The National Central Cooling Company, better known as Tabreed, reported a 10.5 per cent rise in third-quarter revenue, driven by new connections and higher demand from existing customers.
Revenue for three months to the end of September rose to Dh755.39 million ($205.6 million), the company said in a filing on Wednesday to the Dubai Financial Market, where its shares are traded.
However, Tabreed reported a net loss attributable to equity holders of the parent company of Dh101.26 million for the third quarter, compared with a net profit Dh159.25 million in the same period last year, as it recorded an income tax expense of Dh358.79 million.
The deferred tax liability is related to the nine per cent corporate income tax that would apply to Tabreed from the start of 2024, Adel Al Wahedi, Tabreed's chief financial Officer told The National.
“This is not related to the company's performance by any means, whether operationally or financially. It is a pure non-cash [and] non-performance accounting treatment,” he said.
The UAE, the Arab world's second-largest income, introduced federal corporate tax this year that levies a headline nine per cent rate on taxable income exceeding Dh375,000.
The company's net profit in the first nine months of the year fell to Dh285.14 million from Dh399.6 million in the same period last year.
Revenue during the period rose about 10 per cent to Dh1.82 billion.
“Tabreed continued to capitalise on its regional presence, growing rapidly and strategically across its core markets, domestically in the UAE and regionally across GCC and Asia,” said Khaled Al Qubaisi, Tabreed’s chairman.
“Our new projects and capacity additions throughout the period continue to demonstrate the attractiveness of district cooling in Tabreed’s key markets.”
Tabreed, one of the largest utility companies in the Middle East, has been rapidly expanding its operations across the region to grow operations.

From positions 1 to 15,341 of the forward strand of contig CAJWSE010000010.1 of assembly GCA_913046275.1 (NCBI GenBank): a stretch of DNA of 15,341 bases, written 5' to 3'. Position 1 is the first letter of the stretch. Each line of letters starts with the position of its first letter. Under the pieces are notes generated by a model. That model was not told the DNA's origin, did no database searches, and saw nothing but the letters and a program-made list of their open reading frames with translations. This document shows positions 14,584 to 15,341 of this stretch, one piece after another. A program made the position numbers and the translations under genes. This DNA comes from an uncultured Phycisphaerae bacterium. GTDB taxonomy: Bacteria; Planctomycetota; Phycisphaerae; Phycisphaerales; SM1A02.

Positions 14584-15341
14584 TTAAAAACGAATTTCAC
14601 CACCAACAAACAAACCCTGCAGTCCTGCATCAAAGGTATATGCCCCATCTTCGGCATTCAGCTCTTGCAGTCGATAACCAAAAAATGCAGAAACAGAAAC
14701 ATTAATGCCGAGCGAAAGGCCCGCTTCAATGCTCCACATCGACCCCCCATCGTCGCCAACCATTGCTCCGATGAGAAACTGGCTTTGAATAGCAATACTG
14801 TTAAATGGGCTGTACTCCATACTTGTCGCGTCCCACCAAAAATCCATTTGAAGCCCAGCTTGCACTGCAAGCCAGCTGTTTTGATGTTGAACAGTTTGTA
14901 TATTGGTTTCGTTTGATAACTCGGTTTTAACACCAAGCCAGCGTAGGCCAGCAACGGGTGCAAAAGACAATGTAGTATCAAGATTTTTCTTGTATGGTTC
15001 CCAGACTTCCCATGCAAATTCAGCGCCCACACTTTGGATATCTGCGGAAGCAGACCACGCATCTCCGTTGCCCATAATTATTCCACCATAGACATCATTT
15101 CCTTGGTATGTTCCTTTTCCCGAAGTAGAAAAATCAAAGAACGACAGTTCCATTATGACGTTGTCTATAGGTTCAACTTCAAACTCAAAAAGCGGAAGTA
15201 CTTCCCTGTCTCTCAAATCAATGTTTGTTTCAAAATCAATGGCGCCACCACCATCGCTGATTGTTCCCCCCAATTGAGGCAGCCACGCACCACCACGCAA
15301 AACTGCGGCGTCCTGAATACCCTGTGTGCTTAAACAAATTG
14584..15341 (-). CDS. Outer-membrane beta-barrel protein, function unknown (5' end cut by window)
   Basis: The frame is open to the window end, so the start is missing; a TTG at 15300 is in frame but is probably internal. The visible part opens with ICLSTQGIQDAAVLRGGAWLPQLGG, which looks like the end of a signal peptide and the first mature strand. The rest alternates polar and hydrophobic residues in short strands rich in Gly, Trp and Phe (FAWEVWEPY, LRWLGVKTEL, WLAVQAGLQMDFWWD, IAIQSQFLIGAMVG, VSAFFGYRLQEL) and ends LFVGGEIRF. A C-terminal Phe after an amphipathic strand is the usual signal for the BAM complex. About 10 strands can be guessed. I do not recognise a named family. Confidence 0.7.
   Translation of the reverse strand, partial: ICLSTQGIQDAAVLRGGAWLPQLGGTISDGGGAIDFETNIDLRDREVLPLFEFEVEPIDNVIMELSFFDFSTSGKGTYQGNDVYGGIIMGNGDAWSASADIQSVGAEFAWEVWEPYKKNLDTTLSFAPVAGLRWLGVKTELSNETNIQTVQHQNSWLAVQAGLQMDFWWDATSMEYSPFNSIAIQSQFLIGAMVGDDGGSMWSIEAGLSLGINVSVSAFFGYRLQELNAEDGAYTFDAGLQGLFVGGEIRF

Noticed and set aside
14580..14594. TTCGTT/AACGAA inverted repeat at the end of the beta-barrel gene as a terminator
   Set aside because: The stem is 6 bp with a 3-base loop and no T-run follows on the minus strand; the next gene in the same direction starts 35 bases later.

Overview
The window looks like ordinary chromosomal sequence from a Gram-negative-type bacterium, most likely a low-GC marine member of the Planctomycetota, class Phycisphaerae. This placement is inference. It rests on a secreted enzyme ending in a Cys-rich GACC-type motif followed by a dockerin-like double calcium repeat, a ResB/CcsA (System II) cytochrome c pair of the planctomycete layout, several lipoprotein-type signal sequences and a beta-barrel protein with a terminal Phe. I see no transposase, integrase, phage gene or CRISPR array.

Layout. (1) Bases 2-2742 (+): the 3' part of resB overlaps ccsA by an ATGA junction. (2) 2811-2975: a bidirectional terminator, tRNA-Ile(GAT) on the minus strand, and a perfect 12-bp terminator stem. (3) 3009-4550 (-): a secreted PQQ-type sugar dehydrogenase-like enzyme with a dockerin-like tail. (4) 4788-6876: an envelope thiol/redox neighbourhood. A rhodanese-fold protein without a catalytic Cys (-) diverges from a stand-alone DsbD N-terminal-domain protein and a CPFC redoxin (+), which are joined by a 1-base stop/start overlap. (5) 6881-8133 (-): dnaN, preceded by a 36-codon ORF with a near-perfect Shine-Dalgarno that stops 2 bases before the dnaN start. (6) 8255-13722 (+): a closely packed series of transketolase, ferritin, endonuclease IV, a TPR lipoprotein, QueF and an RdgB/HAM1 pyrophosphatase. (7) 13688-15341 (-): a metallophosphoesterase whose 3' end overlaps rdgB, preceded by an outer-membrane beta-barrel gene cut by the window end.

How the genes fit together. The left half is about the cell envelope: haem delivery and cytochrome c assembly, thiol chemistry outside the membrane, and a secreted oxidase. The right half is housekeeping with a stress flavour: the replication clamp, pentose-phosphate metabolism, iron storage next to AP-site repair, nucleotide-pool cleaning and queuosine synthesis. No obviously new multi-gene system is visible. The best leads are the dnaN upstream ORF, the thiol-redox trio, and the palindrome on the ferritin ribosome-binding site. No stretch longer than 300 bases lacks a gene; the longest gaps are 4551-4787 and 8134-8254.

The company said it delivered an additional 41,319 refrigeration tonnes in the first nine months of 2023 through new cooling plants in Abu Dhabi, Saudi Arabia, and an acquisition from Tata Realty in India.
Tabreed, which operates 89 district cooling plants across the UAE and the GCC, said it was still on track to add 120,000 refrigeration tonnes this year.
In September, Tabreed signed a preliminary agreement to explore development and investment opportunities in district cooling infrastructure in the southern Indian city of Hyderabad.
The cooling infrastructure will have the potential to reduce more than 200 megawatts of peak electricity demand, resulting in an annual carbon dioxide emissions reduction of 600,000 tonnes, Tabreed said.
“We are working out all the paperwork to finalise that concession agreement with the government,” said Khalid Al Marzooqi, Tabreed's chief executive.
The project will be expanded in phases as cooling demand rises and is expected to reach a total concession load of 125,000 refrigeration tonnes.
The company is optimistic about growth in India and is looking at acquisitions and greenfield projects to expand.
In 2021, the company formed a holding company with the World Bank’s International Finance Corporation to invest up to $400 million over the next five years for its expansion in India.
Mr Al Marzooqi said Tabreed would look at expanding further in Asia, a region where cooling demand is expected to increase in the next few years amid growing urbanisation and economic development.
“Everything is under our microscope … If you reached India, there's no point in stopping just in India.”
In August, Adnoc and Tabreed announced the first project in the Gulf region that harnesses geothermal energy.
The hot water generated by the heat from the wells will pass through an absorption cooling system to produce chilled water, which will then be supplied to Tabreed’s district cooling network at Masdar City, meeting 10 per cent of the hub’s cooling needs.
“We are at the stage of commissioning of the plant. Within a day or two, it will be up and running,” said Mr Al Marzooqi.
“That will be the first plant in the region, which will be providing cooling simply by using geothermal heat.”